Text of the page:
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Organized Chaos

Last week, I mentioned the fact my new book had many twists and turns. Coming up with a way to organize those twists and turns proved both easy enough and complicated. The easy part was the system - colored paper with short descriptions to indicate the action. For example, Tree enters school would go on one color, while another character had another color. With washi tape, I'm able to shift the items around and keep them in the journal.

Eiffel Tower, Paris, 2015
The journal currently looks about as good as this shot of the Eiffel Tower - a bit messy and confusing. The shorthand notes give me the general rhythm of the series, but not the exact path of the series - something I like because I typically allow the story to write itself, or at least, allowing for the possibility of a detour.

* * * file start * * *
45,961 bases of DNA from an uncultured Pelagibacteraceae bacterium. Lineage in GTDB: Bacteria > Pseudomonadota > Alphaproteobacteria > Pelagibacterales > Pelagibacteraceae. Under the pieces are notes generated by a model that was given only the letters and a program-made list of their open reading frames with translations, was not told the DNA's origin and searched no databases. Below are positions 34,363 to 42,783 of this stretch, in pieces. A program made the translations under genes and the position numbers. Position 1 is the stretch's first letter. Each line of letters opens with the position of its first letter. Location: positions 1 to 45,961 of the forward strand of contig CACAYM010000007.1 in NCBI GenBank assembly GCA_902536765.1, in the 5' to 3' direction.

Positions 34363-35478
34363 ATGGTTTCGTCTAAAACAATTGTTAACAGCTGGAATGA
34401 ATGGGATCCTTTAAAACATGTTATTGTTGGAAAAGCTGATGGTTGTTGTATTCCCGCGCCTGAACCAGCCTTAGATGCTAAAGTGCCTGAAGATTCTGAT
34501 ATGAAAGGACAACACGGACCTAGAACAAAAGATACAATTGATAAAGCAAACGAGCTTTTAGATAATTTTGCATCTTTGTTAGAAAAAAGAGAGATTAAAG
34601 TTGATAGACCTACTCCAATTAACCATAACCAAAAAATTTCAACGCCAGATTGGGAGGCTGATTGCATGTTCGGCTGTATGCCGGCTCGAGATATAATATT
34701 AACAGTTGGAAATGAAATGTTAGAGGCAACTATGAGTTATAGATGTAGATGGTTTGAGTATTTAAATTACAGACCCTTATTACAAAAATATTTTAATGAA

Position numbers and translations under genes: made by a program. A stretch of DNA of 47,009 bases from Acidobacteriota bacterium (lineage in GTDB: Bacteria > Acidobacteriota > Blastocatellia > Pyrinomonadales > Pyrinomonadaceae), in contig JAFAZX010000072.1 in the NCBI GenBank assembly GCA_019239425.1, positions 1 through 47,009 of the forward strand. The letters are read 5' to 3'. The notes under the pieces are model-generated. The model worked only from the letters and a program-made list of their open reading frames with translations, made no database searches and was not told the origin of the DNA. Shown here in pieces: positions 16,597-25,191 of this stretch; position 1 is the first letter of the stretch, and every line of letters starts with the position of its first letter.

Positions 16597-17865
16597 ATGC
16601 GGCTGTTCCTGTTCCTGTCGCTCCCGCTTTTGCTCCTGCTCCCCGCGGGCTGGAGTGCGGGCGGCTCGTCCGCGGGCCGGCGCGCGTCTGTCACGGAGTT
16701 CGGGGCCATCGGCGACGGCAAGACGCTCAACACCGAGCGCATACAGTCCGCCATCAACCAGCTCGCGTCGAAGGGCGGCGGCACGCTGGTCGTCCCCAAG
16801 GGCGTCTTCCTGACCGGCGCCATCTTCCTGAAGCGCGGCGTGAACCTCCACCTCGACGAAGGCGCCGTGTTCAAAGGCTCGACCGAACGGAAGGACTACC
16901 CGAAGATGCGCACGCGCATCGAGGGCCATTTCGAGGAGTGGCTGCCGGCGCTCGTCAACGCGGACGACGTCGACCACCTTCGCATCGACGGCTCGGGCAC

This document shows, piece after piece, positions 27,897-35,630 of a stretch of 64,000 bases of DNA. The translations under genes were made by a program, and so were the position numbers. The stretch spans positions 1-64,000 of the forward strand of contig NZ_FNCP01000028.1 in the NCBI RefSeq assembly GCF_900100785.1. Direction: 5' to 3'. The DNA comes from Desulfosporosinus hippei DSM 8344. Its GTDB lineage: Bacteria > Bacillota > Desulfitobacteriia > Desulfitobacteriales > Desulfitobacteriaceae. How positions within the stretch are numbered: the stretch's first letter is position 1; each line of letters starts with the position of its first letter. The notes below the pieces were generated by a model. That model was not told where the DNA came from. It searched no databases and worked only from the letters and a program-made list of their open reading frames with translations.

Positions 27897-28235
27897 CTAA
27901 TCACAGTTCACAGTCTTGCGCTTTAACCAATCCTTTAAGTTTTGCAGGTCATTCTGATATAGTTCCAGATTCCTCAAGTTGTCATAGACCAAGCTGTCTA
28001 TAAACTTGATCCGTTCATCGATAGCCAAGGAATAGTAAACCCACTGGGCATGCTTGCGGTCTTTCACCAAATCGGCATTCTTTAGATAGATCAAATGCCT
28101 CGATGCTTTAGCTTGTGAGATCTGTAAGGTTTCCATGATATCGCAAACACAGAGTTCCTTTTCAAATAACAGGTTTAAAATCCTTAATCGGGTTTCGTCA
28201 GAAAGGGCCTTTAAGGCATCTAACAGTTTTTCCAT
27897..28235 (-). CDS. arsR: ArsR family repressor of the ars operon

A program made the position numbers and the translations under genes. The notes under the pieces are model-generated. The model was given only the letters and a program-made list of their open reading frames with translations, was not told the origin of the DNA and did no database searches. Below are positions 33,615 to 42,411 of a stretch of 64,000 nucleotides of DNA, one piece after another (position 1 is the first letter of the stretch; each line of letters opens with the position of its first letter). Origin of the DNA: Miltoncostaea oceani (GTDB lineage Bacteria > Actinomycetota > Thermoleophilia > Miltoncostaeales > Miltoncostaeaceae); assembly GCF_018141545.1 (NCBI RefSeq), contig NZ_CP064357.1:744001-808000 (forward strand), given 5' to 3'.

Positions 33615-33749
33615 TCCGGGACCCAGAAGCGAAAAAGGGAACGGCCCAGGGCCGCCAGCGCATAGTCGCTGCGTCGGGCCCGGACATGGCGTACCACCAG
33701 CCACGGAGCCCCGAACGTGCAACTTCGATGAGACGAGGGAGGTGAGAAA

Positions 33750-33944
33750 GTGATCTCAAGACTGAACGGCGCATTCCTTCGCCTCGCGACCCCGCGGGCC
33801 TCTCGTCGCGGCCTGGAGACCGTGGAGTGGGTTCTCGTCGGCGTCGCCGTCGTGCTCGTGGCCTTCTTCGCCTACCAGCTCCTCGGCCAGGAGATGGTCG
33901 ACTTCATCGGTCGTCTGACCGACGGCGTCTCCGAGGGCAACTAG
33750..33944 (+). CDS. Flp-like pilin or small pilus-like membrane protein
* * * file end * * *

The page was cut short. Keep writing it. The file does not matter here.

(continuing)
The best part of the process (which hasn't finished) is the fact I'm able to keep track of the many parts of the story. Where one character is in danger, another character's story line provides the answer. I hadn't realized when I started working on the series just how interconnected everything would be. I considered it to be like a doubleweave in which the two layers of fabric float against each other, but occasionally intersect. As I work on the series, it becomes more complicated, and almost a puzzle where things connect and lead down a different path.

It's a fun exercise, though it takes most of the day to figure out what the actions are. Sometimes it comes in a rush, and other times it's a trickle. Still, it forces me to consider the story line, how each character's actions affect the others, both around them and in the greater picture. It's provided a clear set of antagonists to the protagonists, and it has provided some of the missing pieces to the story.

Having multiple ways to attack a novel is a good tool to have in the writer's toolbox. While you might normally write one way, knowing how to construct a novel another way proves useful as I'm finding out.


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